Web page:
Recession may be light hit for LIT
Larry DeBoer, Purdue University
The December state revenue forecast for Indiana projected that individual income tax revenue would be about $6 billion this year. But Indiana uses local income taxes too, and we know that the income tax revenues that local governments receive in 2021 will be just over $3 billion.
That’s not just a projection. The State Budget Agency tells counties in advance how much “LIT” revenue they will receive in the coming year. The figures are announced first by early August, and the final numbers are ready by December. The numbers are based on the local income tax collections from the previous state fiscal year. So, the amount of LIT revenue to be distributed to counties in calendar year 2021 is the amount of LIT revenue collected from July 1, 2019, to June 30, 2020.
That had to be modified this year, because the due date for income tax payments was extended to July 15. That also meant that the first LIT distribution figure wasn’t available until mid-September. The governor made this change with executive order 20-31.
The tax collection period in 2020 included the sharp COVID recession that started in March. Yet, LIT distributions for 2021 dropped in only five counties from their 2020 distributions. In Pulaski and Wayne, revenue fell because local income tax rates were cut. (That’s rare, but it happens.) In Elkhart, Jay and Tipton, rates stayed the same but tax collections fell anyway. Probably taxable income declined. Statewide, LIT revenue increased by 6.5%.
Why didn’t the recession have a bigger effect on 2020 LIT collections and 2021 LIT distributions? Anyone who pays the income tax will understand. April 2020 payments were based on W-2 forms from 2019. Taxes paid in 2020 were based on income earned in 2019, and that was a year of economic expansion.
So, if the recession reduced incomes in 2020, tax payments in 2021 will drop. The State Budget Agency will tabulate collections through June 30, 2021, to set distributions for 2022. That’s when the recession will hit local income tax revenue.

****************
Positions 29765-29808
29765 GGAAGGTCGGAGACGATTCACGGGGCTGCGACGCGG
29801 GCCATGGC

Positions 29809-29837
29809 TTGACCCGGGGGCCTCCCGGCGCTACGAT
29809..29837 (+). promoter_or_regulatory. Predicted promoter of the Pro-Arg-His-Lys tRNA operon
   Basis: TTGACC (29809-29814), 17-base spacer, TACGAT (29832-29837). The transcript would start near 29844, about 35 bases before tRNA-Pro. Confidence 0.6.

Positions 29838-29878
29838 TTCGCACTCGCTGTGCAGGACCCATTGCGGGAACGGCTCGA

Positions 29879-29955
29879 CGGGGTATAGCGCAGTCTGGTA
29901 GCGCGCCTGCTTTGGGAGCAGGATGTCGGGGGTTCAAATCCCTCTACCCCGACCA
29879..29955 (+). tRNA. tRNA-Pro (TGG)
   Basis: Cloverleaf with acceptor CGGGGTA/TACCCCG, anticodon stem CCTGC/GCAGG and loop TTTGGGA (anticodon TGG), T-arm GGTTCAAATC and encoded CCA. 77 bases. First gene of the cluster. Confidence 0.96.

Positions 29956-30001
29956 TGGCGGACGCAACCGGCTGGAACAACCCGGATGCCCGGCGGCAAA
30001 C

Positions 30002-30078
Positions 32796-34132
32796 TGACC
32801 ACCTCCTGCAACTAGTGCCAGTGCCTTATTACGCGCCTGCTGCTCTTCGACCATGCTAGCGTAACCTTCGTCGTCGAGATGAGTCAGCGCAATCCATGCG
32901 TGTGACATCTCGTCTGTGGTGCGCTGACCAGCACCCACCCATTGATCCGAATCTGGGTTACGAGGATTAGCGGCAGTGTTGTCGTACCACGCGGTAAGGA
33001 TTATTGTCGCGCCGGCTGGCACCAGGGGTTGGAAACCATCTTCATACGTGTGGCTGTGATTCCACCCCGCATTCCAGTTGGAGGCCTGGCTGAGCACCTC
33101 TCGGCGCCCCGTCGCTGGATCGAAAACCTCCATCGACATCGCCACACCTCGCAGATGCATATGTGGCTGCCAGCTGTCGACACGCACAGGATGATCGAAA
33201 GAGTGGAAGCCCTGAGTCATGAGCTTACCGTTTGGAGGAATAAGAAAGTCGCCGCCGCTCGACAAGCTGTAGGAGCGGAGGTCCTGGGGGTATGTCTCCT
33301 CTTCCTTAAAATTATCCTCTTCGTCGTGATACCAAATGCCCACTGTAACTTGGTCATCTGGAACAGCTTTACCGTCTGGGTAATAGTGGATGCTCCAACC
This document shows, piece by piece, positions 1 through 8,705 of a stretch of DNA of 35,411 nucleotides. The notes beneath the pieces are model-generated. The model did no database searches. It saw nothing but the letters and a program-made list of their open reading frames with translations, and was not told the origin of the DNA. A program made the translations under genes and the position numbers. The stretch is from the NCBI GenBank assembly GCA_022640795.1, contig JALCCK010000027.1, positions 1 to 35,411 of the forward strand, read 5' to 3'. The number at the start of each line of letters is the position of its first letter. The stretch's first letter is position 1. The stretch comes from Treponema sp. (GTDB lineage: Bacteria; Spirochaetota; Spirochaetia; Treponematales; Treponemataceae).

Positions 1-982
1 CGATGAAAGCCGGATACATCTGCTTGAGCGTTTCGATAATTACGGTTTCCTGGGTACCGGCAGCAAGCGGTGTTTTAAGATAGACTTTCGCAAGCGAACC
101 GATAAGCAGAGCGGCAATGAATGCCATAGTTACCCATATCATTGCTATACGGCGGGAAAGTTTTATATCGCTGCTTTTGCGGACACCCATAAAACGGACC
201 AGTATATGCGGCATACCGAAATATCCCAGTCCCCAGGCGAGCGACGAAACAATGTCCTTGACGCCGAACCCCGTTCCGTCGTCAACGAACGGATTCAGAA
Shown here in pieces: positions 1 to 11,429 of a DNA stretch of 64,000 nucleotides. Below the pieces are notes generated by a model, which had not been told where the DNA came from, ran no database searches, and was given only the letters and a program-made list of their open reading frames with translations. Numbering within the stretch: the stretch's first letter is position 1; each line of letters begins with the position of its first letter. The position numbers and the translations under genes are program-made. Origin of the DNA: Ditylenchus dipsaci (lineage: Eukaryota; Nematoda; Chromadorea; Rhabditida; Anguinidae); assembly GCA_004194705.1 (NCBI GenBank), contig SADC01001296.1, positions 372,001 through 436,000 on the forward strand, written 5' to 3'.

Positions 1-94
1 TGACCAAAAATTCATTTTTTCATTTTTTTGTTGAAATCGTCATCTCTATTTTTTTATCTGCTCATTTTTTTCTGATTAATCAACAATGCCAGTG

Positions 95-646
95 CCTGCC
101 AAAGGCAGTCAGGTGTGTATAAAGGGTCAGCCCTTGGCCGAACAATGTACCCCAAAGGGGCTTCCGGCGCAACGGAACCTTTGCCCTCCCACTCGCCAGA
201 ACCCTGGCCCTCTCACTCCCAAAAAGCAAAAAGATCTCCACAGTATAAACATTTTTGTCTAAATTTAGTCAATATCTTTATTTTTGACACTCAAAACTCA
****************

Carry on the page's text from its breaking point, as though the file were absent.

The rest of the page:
The decline in distributions in Elkhart County provides a hint about what could happen. Elkhart is the home of recreational vehicle manufacturing. Economists nationwide watch employment in Elkhart for clues about the future of the national economy. In September 2018, The New York Times reported that “As Elkhart, Ind., Goes, So Goes the Nation, and Elkhart Is Nervous.” The unemployment rate in Elkhart rose from 2.1% in April 2018 to 3.8% in July 2019 — with a few ups and downs — before dropping again until this past March. That decline in jobs may have reduced incomes in 2019, reducing tax collections in 2020, reducing LIT distributions in 2021.
That happened during the Great Recession, too. Incomes fell in 2009, so tax collections fell in 2010, so distributions fell in 2011. Statewide, LIT distributions dropped 14% in 2011.
Distributions in 2022 will depend on incomes in 2020. We don’t have those numbers yet, but we do know personal income for Indiana for the first three quarters of 2020. That’s wages, interest, rent and profits for Indiana residents, estimated by the U.S. Dept. of Commerce. Compared to the first three quarters of 2019, in 2020 personal income increased by 6.6%. That would be tied for the biggest rise in the past 20 years. That’s much different from the last recession. In 2009, income fell by 2.7%.
The difference was the CARES act, the $1,200 checks and, especially, the added unemployment benefits that Congress passed back in March. Government benefits to Indiana residents rose 35% in the first three quarters of 2020, while private income dropped 0.6%. Unemployment benefits are taxable, so that income will support local income tax collections.
Add to that the advantage Indiana has in this peculiar recession. It’s a recession of service industries. Usually, recessions hit manufacturing. Indiana has a lot of manufacturing employment, and fewer service jobs, so our economy didn’t fall as hard as the economies of other states. Elkhart’s unemployment rate is already back down to 4.4%.
Local income tax revenues won’t be affected until 2022, and taxable income was supported by federal benefit payments. The recession may be a light hit for LIT.
Editor’s note: Larry DeBoer is a professor of economics at Purdue University.